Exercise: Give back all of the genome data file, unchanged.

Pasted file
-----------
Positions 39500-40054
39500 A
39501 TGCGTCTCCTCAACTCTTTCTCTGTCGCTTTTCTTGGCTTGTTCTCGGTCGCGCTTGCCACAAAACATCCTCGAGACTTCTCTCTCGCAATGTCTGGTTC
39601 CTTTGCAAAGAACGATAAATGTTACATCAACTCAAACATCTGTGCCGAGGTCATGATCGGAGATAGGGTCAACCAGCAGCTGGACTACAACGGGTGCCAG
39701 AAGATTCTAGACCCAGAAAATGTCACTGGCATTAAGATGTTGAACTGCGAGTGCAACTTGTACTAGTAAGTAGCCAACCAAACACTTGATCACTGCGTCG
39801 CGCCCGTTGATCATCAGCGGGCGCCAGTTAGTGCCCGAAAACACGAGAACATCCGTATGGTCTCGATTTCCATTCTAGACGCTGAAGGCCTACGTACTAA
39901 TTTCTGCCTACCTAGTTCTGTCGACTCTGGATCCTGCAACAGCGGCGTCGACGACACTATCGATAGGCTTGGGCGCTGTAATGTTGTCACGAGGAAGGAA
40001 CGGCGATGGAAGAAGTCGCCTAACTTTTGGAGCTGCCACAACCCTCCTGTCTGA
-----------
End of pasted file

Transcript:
Positions 39500-40054
39500 A
39501 TGCGTCTCCTCAACTCTTTCTCTGTCGCTTTTCTTGGCTTGTTCTCGGTCGCGCTTGCCACAAAACATCCTCGAGACTTCTCTCTCGCAATGTCTGGTTC
39601 CTTTGCAAAGAACGATAAATGTTACATCAACTCAAACATCTGTGCCGAGGTCATGATCGGAGATAGGGTCAACCAGCAGCTGGACTACAACGGGTGCCAG
39701 AAGATTCTAGACCCAGAAAATGTCACTGGCATTAAGATGTTGAACTGCGAGTGCAACTTGTACTAGTAAGTAGCCAACCAAACACTTGATCACTGCGTCG
39801 CGCCCGTTGATCATCAGCGGGCGCCAGTTAGTGCCCGAAAACACGAGAACATCCGTATGGTCTCGATTTCCATTCTAGACGCTGAAGGCCTACGTACTAA
39901 TTTCTGCCTACCTAGTTCTGTCGACTCTGGATCCTGCAACAGCGGCGTCGACGACACTATCGATAGGCTTGGGCGCTGTAATGTTGTCACGAGGAAGGAA
40001 CGGCGATGGAAGAAGTCGCCTAACTTTTGGAGCTGCCACAACCCTCCTGTCTGA